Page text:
Aurora Cannabis (ACB -1.20%) finally made the move that investors have anxiously awaited for a long time. The Canadian cannabis producer announced last week that it entered into an agreement to buy Reliva, which boasts one of the top-selling CBD brands in the U.S. market.
Investors cheered the news that Aurora will soon be able to jump into the big U.S. CBD market. Several of the company's top rivals, including Canopy Growth and Cronos Group, already have a presence in the U.S.
Aurora stated that Reliva is "profitable today" and will provide the company with a top hemp CBD brand that's currently sold in more than 20,000 retail locations in the U.S. The last part of that statement is true. But don't believe Aurora Cannabis' profitability spin.
Reliva is privately held, so there aren't public documents available that provide details on the company's financial performance. However, Aurora Cannabis interim CEO Michael Singer shared some interesting information in an interview with MarketWatch last week.
First, Reliva's annual revenue is in the ballpark of $13 million to $14 million. This represents only a fraction of Aurora's annual sales. Of course, the U.S. CBD market is still only in its early stages. Reliva could very well become a significant growth driver for Aurora.
The more eyebrow-raising thing that Singer said is that Reliva isn't profitable on a GAAP basis, the accounting standard by which U.S. companies report their financial results. Instead, the small CBD company has only generated earnings on an adjusted basis.
Sometimes, adjusted earnings give investors a more accurate picture of how well a company is performing. For example, one-time expenses that don't impact a company's ongoing performance can be factored out. However, it's impossible to know right now all of the adjustments that Reliva makes to be able to report its "profitability." Some of those adjustments might not be as defensible as one-time expenses.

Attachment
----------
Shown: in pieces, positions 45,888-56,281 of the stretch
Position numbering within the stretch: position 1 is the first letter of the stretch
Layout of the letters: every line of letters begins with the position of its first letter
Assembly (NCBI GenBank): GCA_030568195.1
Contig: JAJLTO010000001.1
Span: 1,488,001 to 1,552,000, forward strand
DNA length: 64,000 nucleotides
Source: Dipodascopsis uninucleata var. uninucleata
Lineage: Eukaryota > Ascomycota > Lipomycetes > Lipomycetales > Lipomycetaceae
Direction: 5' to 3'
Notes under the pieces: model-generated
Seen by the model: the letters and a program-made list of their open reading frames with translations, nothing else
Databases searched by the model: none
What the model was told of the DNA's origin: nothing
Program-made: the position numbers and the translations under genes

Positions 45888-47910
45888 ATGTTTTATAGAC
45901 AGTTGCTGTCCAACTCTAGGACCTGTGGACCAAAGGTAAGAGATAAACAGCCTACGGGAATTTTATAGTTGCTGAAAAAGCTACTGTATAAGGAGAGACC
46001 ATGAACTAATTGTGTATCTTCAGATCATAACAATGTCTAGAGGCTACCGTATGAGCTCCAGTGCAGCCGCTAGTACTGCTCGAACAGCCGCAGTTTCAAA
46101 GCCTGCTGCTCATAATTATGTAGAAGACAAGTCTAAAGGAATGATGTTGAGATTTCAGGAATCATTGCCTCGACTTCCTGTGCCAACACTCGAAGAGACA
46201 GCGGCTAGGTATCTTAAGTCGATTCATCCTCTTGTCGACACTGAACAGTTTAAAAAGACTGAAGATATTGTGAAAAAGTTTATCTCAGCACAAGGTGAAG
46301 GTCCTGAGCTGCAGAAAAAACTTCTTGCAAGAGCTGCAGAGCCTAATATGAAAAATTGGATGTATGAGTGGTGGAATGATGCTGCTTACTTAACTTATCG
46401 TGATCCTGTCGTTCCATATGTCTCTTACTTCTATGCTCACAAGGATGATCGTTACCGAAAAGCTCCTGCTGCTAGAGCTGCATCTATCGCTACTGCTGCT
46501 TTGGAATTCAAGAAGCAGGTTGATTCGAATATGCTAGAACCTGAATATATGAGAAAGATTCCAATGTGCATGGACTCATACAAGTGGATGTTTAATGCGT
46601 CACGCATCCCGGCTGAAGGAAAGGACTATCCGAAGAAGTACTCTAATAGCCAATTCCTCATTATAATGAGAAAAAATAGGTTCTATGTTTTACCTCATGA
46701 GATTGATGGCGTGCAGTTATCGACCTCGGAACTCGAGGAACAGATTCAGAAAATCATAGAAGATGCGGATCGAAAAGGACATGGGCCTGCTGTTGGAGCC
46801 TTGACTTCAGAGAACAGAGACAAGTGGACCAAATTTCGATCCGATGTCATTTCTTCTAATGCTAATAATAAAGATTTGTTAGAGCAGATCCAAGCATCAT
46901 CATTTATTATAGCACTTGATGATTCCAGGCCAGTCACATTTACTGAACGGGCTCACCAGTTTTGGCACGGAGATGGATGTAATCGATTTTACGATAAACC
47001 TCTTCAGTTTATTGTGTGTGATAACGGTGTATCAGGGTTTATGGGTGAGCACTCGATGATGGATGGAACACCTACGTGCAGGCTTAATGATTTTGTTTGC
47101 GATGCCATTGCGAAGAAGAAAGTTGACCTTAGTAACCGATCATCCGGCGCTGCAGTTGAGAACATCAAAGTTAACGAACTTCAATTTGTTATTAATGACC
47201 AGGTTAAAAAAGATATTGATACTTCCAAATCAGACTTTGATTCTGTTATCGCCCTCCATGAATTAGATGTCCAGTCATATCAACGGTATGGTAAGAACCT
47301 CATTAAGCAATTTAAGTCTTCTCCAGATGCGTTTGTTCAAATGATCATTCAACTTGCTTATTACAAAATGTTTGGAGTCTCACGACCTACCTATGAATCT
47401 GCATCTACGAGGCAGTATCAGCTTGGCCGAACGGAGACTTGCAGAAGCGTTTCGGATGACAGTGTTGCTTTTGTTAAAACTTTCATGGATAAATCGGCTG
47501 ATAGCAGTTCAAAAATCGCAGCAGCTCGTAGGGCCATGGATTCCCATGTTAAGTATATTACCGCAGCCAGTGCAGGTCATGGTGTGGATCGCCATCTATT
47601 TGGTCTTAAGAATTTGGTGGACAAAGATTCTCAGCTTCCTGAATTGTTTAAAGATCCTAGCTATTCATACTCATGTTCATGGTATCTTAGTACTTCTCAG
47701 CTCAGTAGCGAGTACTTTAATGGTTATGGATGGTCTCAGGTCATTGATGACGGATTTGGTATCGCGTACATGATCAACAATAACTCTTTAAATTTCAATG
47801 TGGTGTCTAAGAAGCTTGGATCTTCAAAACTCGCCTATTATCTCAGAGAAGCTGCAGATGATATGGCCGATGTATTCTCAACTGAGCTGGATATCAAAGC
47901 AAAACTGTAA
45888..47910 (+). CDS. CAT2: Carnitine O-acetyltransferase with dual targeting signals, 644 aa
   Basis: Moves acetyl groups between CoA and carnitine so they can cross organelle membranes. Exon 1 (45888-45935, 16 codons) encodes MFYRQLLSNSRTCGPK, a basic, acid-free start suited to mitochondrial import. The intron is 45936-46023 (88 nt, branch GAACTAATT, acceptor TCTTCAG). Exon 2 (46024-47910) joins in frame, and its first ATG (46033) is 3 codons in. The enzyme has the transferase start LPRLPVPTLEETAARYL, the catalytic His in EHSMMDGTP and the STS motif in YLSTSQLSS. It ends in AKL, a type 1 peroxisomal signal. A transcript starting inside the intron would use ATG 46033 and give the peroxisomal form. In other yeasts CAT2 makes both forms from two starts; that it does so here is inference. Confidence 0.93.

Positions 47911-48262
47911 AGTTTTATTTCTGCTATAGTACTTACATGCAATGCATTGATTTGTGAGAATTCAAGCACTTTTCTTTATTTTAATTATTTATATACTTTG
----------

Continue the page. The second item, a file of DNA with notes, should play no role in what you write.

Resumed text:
The bottom line is that we really don't know how Reliva's true bottom line looks. What we do know is that Aurora's press release announcing the acquisition stated that Reliva was profitable (with no caveats or clarifications) and that it took a follow-up interview for investors to learn the rest of the story.
It's not surprising that Aurora would refer to an adjusted financial number as being profitable, though. The company's executives frequently do it when they discuss Aurora's financial future.
For example, Singer talked about the company's cost-cutting moves in his comments during Aurora's Q3 conference call earlier this month. He stated that these moves will "fuel profitability" for Aurora. However, anytime Aurora's management team mentions profitability, they're actually meaning adjusted EBITDA profitability.
If you're not familiar with EBITDA, the term stands for earnings before interest, taxes, depreciation, and amortization. Generating positive EBITDA is a good thing, especially for Aurora, which posted negative adjusted EBITDA of 50.9 million in Canadian dollars in the third quarter. However, positive adjusted EBITDA is categorically not the same thing as profitability.
Aurora thinks that it will be able to deliver positive adjusted EBITDA by the first quarter of fiscal 2021, which ends on Sept. 30, 2020. But the Canadian cannabis producer will still be losing money even if it achieves this goal. The company has over CA$246 million in loans and borrowings for which it must pay interest. And while Aurora has benefited from tax recoveries in the current fiscal year, at some point paying taxes will negatively impact its financial results.
Note also that the word "adjusted" is still being used. Unlike the situation with Reliva, though, we have a pretty good idea of which adjustments Aurora can take with its EBITDA figure because the terms of its financial covenants for its debt facility spell them out.
Beyond the spin
The good news for Aurora is that it appears to be making solid progress toward its goal of generating positive adjusted EBITDA by the end of September. The company's acquisition of Reliva should also be positive over the long run as the U.S. CBD market grows.
However, there are still significant challenges for Aurora. It remains to be seen how quickly the Canadian market will rebound as restrictions related to the COVID-19 pandemic are relaxed. The marijuana stock could give up much of its recent gains with any bumps in the road.
Most importantly, Aurora could have to go to the well yet again to raise additional cash through another dilution-causing stock offering or attempt to take on even more debt. Until the company is truly profitable, Aurora's prospects could be shaky. And what Aurora calls profitability isn't true profitability.